Eye Care For the End of Life Patient
Many patients in end-of-life care in Santa Clara and elsewhere suffer from eye conditions and diseases. With National Glaucoma Awareness Month upon us, we thought it would be fitting to talk about glaucoma and other conditions such as cataracts that commonly plague hospice patients. The Glaucoma Research Foundation says that more than three million people in this country have glaucoma (mostly older adults and elderly), with more than 4.2 million estimated to have it by 2030. This is a top cause of irreversible blindness, but half of the people aren’t even aware they have it.
Facts About Glaucoma
The tricky thing about glaucoma is that there are often no initial symptoms, which means many people don’t know they have it till they have an exam by a doctor. And usually, some type of vision loss is what prompts them to visit the doctor in the first place. As you can imagine, this is why regular screenings are integral for us as we age. We will be living in an epidemic of blindness if more awareness cannot be raised about eye exams to preserve and maintain eye health.
Glaucoma damages the eye’s optic nerve, and it only worsens over time. Linked to a pressure buildup inside the eye, this is usually a later symptom in the elderly. This increased pressure is called intraocular pressure, and it has the potential to damage the optic nerve. It’s this nerve that’s responsible for sending images to your brain, according to WebMD. When left untreated, glaucoma will quickly progress to result in permanent loss of vision or total blindness within a few years.
Hospice Patients With Glaucoma
Many older adults in hospice already have the severe vision loss that is associated with glaucoma. Ophthalmology Times says after the patient’s ophthalmologist has eliminated all other factors that could have contributed to progression, it’s time to start talking about palliative care to maintain comfort. Once all vision is lost, it’s important to keep the pressure low enough to keep pain at bay. Pain does not just originate from pressure. Rather, corneal bullae (these are basically small vessels in the cornea) can start to form and then rupture, causing even more pain. The hospice team can administer medication to control this pain.
While physicians and nurses on the hospice team can’t do anything to slow the blindness progression, they can provide comfort and sympathy for the patient and their condition. They can help manage pain as well as the effects of the blindness itself, taking some time to acknowledge the patient’s feelings of isolation, helplessness, and loss of independence. Being on the alert for signs of depression is also imperative, as is the sensitivity that should be brought to cultural differences and the perceptions that blindness represents for each individual.
The hospice care team will have to help the patient and family members transition to a new type of care. For years, the patients and their caregivers may have been administering daily drops and medications to reverse the effects of glaucoma, so it can be quite the shock to learn how to adopt more of a pain control and management role from now on. It’s important to have conversations with glaucoma patients in hospice, re-evaluating the need for each kind of medicine and determining if additional drops or medicines bring enough of a benefit to the patient as they progress through end-of-life care.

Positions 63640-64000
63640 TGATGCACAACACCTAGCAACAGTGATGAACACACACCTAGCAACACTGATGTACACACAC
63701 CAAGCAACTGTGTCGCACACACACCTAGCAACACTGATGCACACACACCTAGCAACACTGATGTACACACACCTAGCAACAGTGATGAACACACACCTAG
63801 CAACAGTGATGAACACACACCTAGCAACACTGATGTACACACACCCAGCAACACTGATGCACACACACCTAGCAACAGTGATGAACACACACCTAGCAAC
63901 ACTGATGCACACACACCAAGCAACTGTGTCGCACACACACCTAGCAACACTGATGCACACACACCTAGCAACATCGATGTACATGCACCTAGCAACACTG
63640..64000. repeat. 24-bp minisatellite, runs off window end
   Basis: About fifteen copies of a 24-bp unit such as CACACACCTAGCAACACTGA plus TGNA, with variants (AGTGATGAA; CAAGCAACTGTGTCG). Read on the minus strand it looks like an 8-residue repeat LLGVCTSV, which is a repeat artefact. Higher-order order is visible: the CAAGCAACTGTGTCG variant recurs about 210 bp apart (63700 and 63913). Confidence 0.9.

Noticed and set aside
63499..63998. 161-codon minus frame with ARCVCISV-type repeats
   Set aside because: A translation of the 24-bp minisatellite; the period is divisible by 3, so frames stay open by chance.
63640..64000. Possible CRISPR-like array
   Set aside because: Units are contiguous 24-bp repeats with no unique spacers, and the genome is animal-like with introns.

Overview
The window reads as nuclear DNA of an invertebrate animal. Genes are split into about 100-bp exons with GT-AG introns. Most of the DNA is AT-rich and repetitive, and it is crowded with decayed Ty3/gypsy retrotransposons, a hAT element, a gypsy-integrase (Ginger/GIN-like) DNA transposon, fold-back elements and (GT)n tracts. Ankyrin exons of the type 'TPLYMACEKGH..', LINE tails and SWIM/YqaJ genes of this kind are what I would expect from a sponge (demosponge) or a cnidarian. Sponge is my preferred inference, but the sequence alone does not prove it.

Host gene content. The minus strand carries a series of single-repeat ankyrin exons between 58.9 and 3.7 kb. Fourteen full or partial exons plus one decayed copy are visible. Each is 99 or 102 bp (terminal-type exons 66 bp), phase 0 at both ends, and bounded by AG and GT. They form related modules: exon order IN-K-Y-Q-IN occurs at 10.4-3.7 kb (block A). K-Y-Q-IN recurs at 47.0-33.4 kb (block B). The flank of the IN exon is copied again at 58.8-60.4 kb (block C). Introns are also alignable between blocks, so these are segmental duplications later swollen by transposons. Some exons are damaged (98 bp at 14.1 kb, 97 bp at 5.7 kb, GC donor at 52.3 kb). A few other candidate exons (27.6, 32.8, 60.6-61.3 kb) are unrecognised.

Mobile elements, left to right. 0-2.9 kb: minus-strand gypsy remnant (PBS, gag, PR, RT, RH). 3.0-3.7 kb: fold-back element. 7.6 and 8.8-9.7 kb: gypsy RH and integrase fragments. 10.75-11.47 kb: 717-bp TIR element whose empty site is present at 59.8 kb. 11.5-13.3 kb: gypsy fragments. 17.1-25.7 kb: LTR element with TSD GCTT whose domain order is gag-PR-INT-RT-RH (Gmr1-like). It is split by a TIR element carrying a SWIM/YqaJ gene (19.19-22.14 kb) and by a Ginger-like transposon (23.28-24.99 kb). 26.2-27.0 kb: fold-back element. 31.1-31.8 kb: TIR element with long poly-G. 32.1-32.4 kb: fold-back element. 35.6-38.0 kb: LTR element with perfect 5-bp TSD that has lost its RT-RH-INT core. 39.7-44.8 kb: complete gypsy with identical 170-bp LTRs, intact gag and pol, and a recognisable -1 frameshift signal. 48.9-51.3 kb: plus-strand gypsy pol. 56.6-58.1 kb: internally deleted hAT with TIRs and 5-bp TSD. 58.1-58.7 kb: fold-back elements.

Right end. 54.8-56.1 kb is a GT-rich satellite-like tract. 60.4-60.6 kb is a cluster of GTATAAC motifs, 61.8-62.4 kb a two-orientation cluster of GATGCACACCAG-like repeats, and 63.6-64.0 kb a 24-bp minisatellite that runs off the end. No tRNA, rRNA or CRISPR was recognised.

It’s also important to revisit the use of prescription drugs because they can cause distressing symptoms as the patient nears end of life, such as nausea, pain, anxiety, and constipation. Sometimes drugs used to treat the initial condition can cause adverse symptoms that are often more alarming and distressing than the initial condition. This is what prompts the shift from palliative care to comfort measures.
Cataracts and Hospice Patients
Now a word on cataracts. These involve the clouding of a normally clear eye lens — kind of looking through a fogged-up window. This clouded vision makes it harder for the person to read, drive, or even see their loved ones’ facial expressions. Cataracts are very common in hospice patients, for whom the focus is usually comfort care and management. But sometimes, cataract surgery is granted so the patient can improve their quality of life in their remaining months.
In the case of Vincent Thomas, he had been battling multiple myeloma for some time and was in hospice. He asked his doctors to perform cataract surgery so he could see his family and spend quality time with them before he died. Despite only having weeks to live, his surgeons agreed. Thomas was able to regain his independence, drive himself to his appointments, and even attend a family reunion to visit with relatives he hadn’t seen in years. Best of all, he was able to play with his grandchildren for the last time. He died a few weeks later. The doctors who agreed to the surgery came under fire for conducting a costly surgery on a dying man, but they did it so their patient could fully enjoy his remaining days on this earth. And did he ever!
Contact Pathways Home Health and Hospice
To learn more about our end-of-life care services and how we can maintain comfort for your senior suffering from glaucoma and other eye conditions, contact us at 888-978-1306.